The last blog in this series focused squarely onto the Problem of the Central Puzzle facing modern science, the question which is implicit in the explanatory method of modern science —deconstruction of tiny entities like genes, molecules, atoms, protons… into still tinier entities. The central puzzle is very clear:
Let’s recap the reasoning. Either there is an infinity of such entity levels, or not (=there is a finite number of levels). This fork is quite unavoidable. There are no other options. No one thinks that today’s tiniest entities (Quarks and Leptons) are the end of the road, but the end of the road could be only one or two levels tinier. Now the alternative notion that there could be an infinity of levels is too pessimistic to entertain. If there were an infinity of levels, the eight levels we presently have would be only an infinitesimal part of the complete set. This would mean that physics’ grip on the material nature of the world had only, so far, explained 0% of the whole, but… even worse, that it would be for ever condemned to being able to explain no more than 0%. This does not accord to the facts, because physics, though currently conflicted, has previously successfully explained many deeply puzzling things.
Science, as we now know it, is based on the foundational thought that the world could be explainable, and that new theories about the nature of the physical world must not contradict this axiom. This means that new theories in science must have the quality that they offer sustainable explainability. Metaphysics is very tempting to physicists, especially at times of total bafflement like the present. But it presents answers which are supposed to be set in stone, lacking sustainable explainability. They cancel any hope of subsequently getting deeper understanding, while relying on large swathes of dogmatic, take-it-or-leave-it postulation.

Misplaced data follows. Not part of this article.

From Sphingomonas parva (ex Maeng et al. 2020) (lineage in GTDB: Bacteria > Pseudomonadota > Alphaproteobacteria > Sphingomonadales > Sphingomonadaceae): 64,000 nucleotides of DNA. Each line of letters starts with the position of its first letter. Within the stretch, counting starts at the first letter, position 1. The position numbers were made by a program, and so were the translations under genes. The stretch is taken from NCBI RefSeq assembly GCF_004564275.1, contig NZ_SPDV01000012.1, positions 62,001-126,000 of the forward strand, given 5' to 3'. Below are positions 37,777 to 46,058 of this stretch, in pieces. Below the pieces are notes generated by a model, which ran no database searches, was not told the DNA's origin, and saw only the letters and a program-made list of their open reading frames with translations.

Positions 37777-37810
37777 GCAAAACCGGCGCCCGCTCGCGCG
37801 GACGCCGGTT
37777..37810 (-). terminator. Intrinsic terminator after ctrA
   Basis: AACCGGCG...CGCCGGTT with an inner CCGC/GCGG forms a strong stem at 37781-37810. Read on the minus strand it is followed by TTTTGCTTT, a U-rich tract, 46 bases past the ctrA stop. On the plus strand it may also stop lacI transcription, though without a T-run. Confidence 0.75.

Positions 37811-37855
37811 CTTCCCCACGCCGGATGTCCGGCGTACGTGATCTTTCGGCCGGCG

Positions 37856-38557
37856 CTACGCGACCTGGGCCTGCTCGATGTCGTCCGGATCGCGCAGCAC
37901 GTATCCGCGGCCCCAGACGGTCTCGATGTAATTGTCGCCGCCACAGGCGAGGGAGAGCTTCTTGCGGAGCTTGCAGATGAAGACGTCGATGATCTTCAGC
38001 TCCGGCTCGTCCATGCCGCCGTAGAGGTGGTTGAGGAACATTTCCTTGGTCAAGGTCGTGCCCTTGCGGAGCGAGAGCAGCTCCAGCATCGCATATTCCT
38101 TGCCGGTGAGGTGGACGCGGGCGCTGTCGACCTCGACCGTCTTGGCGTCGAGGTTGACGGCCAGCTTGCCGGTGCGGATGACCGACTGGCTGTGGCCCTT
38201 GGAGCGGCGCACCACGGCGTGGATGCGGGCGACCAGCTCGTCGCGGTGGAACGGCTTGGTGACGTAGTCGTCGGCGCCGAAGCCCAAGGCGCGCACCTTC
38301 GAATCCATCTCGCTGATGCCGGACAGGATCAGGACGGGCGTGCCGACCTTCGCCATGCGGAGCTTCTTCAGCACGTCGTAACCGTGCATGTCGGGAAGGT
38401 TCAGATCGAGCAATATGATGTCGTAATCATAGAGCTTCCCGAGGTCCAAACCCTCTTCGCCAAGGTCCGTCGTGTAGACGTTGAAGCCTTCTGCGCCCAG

The answer given to the Central Puzzle in last month’s blog was that the entities on the final rung of the explanatory ladder can only exhibit totally random vitality. This points towards jumping-random sequences of different tallies, typically four different types. A four-tally system is the first to offer something greater than a single-dimension universe, because at each point-of-jumping a three tally system has only two options. This means that everything can be reduced to either A or B and, in effect, every “entity” is equivalent to a bicimal on a single implied line.
Well, today almost no one is raising the Central Question about final entities, but there are two answers which are in limited circulation:
The first answer shows a complete lack of understanding mathematical objects, which are honorific existents or, if you prefer, ways of talking about adjectival mathematical symbols as if they were nouns. (They are essentially “objects of attention”.) The broad picture is that mathematics is a study of forms or structures which we encounter when they are embedded in some medium or “stuff”. In other words, there has to be a “stuff” of some kind for any mathematical form to have. To suppose that mathematics itself could supply the “stuff” is a category mistake equivalent to saying that what caused a shadow was another shadow.
The second answer postulates that the final entities are pure energy, but energy has predictable consequences, and the question how it does produce these effects needs to be explained. So such entities would require further explanation, and a fortiori could not be the final entities.